Ewan Willis, Main Arm
It is an amazing thing to see the process of Council in action. Like most people who attend a planning meeting I had an outcome that I was seeking. I was asking Council not to approve a development in a high fire danger area that is served with a long, dead-ended, steep, narrow, forested access route that fails to meet bushfire regulations on almost a dozen points.
These grounds have not been adequately accounted for in the planning process. In the words of Cr Cameron, ‘I don’t believe that the assessment has been good enough. I’m not satisfied in terms of the legislation. I cannot be satisfied while this approach is being taken by the RFS’.
What was amazing to me is that Cr Ndiaye and others choose not to see the danger to residents, and the local RFS volunteers, as problematic. Cr Ndiaye, who supported the development, took pains to identify that she felt that it was the personalities involved, rather than planning grounds, or public safety, that had allowed objectors to make headway. We fought hard to highlight process failures in the bushfire approval process but Crs Richardson, Ndiaye, Spooner and Hunter preferred to focus on the legal technicalities of Council’s culpability, rather than the safety issues that were at the heart of our objections.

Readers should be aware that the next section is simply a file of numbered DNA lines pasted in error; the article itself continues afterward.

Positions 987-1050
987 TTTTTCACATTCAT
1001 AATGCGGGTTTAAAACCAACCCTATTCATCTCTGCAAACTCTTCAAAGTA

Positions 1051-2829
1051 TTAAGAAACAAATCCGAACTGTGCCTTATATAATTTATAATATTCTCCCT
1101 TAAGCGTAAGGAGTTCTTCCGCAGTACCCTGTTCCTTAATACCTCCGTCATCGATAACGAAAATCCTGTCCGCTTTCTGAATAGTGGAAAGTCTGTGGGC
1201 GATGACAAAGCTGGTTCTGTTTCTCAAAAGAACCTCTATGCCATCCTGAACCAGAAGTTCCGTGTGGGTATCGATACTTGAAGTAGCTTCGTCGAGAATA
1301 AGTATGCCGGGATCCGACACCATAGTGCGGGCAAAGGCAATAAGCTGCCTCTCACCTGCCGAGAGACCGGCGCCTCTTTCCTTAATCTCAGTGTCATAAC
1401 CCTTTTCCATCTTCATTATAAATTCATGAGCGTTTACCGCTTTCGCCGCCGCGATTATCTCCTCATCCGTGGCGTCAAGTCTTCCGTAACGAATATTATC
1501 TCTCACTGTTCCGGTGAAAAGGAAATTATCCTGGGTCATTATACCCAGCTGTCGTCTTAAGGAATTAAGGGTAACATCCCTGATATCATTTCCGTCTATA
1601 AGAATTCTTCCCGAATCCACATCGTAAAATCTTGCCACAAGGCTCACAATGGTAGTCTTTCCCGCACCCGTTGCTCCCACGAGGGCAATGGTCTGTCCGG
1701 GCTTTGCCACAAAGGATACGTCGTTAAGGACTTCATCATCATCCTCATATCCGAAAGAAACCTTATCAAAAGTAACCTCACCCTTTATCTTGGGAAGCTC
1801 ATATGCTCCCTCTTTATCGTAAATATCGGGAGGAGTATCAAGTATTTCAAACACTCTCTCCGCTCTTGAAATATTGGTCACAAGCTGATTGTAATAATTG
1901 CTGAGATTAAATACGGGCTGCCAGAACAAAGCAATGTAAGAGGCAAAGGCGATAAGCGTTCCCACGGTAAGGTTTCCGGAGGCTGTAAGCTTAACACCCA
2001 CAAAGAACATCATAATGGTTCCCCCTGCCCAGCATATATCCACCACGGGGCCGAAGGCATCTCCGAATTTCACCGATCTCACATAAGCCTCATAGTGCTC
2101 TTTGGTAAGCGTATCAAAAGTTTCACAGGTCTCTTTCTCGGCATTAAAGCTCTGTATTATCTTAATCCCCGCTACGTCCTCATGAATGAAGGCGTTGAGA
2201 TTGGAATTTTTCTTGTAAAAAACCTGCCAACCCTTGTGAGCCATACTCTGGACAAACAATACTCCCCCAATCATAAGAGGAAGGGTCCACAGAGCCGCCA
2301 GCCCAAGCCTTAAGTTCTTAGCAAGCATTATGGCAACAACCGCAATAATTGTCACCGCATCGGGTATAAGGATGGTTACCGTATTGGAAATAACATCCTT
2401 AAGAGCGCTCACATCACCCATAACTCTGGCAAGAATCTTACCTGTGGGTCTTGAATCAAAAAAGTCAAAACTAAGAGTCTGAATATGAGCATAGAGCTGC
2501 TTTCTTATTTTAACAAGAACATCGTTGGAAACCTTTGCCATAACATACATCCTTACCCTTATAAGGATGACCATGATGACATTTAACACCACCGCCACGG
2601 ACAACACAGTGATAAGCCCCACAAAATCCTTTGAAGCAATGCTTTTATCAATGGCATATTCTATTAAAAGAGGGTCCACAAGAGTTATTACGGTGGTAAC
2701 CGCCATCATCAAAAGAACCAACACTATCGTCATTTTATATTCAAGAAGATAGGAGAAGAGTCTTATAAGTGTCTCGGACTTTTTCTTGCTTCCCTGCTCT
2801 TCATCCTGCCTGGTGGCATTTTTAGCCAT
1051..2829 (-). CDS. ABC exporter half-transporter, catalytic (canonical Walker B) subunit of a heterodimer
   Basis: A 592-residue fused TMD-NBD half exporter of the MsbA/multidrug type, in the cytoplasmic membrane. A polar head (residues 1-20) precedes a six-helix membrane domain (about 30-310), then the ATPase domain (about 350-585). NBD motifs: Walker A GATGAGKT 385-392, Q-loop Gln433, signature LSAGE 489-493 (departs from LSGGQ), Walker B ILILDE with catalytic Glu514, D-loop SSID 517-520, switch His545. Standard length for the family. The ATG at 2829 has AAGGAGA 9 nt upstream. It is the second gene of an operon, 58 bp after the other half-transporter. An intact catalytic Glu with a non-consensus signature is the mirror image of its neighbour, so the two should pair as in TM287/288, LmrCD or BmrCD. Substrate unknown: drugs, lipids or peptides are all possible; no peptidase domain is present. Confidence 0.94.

In the two weeks since the planning meeting there has already been a three day bushfire on the very same access route – thank God it’s winter. As we head toward another fire season, the rain that we’ve had is leaving us, and the ground is already hard and crunchy.